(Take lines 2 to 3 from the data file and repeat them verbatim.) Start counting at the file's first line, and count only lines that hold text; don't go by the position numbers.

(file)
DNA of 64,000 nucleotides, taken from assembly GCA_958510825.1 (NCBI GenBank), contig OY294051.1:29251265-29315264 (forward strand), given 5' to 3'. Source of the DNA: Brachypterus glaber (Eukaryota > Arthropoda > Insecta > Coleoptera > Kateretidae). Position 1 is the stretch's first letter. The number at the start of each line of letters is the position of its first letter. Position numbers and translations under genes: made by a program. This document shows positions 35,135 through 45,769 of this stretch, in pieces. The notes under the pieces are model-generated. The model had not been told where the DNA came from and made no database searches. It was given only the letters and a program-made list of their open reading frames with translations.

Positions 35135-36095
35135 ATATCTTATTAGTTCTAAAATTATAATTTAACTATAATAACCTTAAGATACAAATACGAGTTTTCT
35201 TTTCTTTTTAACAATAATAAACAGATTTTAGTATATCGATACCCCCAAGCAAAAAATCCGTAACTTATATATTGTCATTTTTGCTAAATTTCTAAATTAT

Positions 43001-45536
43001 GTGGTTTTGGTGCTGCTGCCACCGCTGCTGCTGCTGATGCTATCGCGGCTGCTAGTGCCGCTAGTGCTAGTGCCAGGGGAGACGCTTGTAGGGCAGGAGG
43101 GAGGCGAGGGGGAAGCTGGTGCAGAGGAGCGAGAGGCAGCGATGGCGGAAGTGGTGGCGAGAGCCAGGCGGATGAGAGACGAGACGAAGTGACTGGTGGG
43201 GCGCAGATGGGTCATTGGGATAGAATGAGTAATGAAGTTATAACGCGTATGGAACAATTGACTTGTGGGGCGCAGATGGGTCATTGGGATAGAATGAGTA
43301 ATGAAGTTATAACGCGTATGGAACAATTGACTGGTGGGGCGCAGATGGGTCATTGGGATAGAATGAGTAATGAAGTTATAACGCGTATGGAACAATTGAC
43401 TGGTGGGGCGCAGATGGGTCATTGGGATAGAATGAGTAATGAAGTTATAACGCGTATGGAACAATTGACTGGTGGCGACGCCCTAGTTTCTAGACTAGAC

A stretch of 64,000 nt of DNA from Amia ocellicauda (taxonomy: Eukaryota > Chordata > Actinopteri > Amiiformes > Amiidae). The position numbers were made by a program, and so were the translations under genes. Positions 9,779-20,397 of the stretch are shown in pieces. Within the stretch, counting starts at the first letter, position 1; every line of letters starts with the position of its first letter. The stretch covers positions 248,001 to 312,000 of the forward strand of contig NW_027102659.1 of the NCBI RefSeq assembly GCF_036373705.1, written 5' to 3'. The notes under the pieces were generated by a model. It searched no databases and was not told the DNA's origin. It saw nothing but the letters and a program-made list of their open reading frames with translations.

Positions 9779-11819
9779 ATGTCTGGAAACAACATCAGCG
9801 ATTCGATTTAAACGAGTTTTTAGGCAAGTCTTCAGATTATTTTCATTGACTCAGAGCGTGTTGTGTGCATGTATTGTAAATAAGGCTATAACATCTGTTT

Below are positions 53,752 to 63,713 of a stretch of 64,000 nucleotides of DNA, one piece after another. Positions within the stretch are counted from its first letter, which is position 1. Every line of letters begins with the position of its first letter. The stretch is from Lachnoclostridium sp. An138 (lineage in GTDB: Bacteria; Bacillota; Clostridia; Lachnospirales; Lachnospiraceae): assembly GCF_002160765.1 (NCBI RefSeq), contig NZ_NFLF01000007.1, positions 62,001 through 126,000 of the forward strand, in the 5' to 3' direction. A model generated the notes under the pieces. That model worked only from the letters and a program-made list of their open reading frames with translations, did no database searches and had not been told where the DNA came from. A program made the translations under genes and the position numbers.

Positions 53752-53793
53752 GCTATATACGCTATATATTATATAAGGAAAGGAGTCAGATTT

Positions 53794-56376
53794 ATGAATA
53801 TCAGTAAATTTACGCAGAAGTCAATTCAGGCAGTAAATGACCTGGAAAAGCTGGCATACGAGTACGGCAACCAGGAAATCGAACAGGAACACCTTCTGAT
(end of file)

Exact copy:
Positions 35135-36095
35135 ATATCTTATTAGTTCTAAAATTATAATTTAACTATAATAACCTTAAGATACAAATACGAGTTTTCT